A Guide to Vietnamese Spices and Their Usage You Should Know
Vietnamese Spices are put into food to make it flavorful and fragrant which have been passed from generation to generation. Sometimes, the secrets of the delicious Vietnamese food lie on the spicing principles which vary due to the regional climate, custom, preference, and testing. Through centuries, only the admitted spices have been being used across the country. For instance, the stir-fried beef cannot be complete without garlic, in several places. Following are the most popular spices in Vietnam that is good to know if you are fond of the local food.
Vietnamese Spices Made From Plant
It can be natural leaves, fruits, grains, and root vegetables. With regards to the leave-made spices, the popular items include laurel, green onion, shallot, basil, cilantro, cumin, coriander, lime leaves, guava leaves, daisy leaves, papaya leaves, chili leaves, tamarind leaves, pineapple leaves, and more. And if you ask about the fruit-made spices, get to know these names: lemon, grapefruit, chili, cardamom, pineapple, green banana, and tamarind. About the spices in the form of grain, the Vietnamese chefs usually use the pepper and bean seeds.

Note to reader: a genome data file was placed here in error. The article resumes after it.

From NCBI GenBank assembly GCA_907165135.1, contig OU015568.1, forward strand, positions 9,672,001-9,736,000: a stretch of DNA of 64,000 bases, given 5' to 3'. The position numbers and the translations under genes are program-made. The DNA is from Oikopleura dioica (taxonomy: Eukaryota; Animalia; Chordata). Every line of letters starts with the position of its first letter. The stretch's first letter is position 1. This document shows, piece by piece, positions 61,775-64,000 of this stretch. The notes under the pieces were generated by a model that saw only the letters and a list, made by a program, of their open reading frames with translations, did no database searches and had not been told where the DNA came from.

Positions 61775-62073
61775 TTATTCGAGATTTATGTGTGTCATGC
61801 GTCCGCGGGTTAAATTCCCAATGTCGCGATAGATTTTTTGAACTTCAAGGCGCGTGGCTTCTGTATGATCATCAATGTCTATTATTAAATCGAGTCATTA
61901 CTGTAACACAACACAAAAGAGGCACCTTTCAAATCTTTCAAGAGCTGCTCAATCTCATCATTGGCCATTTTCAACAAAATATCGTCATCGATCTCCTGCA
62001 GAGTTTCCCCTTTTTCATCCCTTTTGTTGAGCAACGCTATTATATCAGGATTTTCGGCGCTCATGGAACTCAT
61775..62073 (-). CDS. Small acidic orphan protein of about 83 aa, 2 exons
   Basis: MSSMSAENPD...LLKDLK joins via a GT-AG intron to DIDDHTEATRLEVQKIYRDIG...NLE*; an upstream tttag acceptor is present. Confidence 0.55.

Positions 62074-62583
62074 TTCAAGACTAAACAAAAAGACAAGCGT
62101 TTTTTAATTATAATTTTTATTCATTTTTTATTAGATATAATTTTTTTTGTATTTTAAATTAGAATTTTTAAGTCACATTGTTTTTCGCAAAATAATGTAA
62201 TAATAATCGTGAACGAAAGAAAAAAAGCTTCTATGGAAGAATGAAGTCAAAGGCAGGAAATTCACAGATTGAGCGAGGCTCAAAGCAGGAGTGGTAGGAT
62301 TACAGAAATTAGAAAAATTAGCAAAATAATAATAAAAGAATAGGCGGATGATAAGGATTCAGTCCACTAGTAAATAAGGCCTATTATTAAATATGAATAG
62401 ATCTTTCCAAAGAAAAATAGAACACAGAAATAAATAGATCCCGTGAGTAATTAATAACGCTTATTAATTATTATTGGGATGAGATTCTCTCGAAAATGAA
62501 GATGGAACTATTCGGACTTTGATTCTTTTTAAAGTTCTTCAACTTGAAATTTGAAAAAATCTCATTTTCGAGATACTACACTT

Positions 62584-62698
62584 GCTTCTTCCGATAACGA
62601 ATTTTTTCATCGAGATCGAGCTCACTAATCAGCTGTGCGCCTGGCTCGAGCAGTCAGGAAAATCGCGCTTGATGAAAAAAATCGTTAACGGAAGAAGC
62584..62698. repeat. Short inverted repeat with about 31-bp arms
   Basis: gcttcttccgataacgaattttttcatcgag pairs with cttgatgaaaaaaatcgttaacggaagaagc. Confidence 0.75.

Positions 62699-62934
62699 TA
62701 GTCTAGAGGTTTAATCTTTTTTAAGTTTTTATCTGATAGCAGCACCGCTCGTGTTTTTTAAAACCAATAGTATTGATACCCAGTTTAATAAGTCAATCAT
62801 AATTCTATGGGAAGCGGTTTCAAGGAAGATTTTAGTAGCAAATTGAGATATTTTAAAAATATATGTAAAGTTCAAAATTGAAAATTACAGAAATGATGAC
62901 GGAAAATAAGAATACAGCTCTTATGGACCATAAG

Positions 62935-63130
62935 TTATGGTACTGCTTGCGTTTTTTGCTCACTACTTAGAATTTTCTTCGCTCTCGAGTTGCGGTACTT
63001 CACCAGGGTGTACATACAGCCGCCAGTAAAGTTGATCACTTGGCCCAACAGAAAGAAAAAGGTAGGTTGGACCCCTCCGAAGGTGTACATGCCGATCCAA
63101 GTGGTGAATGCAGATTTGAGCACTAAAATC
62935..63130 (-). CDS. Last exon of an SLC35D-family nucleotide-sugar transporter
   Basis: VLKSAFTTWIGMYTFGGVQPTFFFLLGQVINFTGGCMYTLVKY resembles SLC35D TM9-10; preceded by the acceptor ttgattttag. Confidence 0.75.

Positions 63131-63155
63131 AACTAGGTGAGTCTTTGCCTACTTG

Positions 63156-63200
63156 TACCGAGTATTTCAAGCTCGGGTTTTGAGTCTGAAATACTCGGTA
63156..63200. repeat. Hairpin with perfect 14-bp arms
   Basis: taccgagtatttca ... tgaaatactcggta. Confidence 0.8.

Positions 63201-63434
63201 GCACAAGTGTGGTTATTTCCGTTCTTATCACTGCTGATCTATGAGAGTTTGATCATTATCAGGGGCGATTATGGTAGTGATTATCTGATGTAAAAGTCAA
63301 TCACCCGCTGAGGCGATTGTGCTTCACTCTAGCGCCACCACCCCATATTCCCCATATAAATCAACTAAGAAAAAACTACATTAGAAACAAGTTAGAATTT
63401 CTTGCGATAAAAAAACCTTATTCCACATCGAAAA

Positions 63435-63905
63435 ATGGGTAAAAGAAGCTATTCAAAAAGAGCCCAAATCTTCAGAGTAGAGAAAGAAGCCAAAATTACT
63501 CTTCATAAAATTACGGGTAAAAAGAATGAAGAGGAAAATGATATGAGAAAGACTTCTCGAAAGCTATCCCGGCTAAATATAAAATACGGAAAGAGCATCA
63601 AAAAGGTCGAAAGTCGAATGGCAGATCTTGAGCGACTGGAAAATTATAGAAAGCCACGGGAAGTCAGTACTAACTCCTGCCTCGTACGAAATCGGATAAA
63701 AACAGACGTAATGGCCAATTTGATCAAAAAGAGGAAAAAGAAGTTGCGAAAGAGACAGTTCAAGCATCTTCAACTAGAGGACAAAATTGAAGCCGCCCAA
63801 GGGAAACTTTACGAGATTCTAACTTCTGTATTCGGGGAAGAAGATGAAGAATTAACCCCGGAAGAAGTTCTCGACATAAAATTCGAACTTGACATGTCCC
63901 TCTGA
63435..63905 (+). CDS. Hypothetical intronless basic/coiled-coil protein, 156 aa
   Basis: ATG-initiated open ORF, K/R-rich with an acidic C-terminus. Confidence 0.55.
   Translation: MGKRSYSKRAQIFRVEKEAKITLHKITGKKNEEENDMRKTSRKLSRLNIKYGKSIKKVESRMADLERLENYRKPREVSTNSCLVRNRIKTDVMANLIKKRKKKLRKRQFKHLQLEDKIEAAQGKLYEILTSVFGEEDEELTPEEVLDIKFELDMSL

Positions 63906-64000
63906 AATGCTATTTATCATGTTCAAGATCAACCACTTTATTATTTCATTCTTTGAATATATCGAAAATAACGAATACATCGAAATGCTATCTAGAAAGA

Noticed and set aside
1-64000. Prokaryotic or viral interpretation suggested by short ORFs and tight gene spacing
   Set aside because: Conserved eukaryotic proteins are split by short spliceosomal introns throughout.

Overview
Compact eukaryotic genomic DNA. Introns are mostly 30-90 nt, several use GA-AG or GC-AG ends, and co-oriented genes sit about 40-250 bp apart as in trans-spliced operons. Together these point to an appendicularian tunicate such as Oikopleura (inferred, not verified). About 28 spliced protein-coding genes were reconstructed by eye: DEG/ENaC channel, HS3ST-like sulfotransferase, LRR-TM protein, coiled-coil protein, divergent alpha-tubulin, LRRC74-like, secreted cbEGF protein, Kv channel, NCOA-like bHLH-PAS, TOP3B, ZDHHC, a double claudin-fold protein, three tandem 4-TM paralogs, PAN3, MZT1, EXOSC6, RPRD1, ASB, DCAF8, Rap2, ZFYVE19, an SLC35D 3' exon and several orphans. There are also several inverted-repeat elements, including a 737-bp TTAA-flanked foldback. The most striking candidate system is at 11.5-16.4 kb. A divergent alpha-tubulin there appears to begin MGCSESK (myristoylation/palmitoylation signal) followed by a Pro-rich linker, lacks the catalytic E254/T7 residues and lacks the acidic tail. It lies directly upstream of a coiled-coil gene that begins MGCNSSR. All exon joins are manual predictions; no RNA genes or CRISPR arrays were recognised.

Also, the spices originated from the root vegetables are ginger, garlic, onion, bulb, and turmeric. What’s more, the popular use of mushroom, coconut water, and coconut milk make them easy to spot in any of the local markets. With respect to the processed powder spices, the dominant ones are chili paste, soy sauce, mustard, vegetable oil, mayonnaise, and curry powder.
Vietnamese Spices Made from Animals
For the non-vegetarian people, the use of spices extracted from animal sources is a must for their daily meals. Amongst the most common spices in Vietnam, the sauce made from fish, shrimp, crab, etc., are dominant throughout the country. Regarding the fish sauce, the popular ingredients are anchovy, mackerel, and mullet. One sweet spice that you must know is honey. Besides, there uses the pork fat, cheese, butter, and oyster oil.
Vietnamese Spices Made by Microbial Fermentation
For some certain dishes especially in the upscale restaurants, the chefs can also use the spices made by the microbial fermentation process namely vinegar and white wine. In particular, vinegar is the indispensable salad dressing to mix with the salad and make it sour.
Vietnamese Spices with Inorganic Origin
This kind of spices includes the acid citric (to make sour, can replace lemon), salt, sugar, MSG (monosodium glutamate), seasoning, soup powder, and more. Nowadays in the modern Vietnamese food culture, there are even the spice packages for the certain food such as the sweet-and-sour soup and braised pork or braised fish.
The Widely Accepted Usage of the Vietnamese Spices in Every Day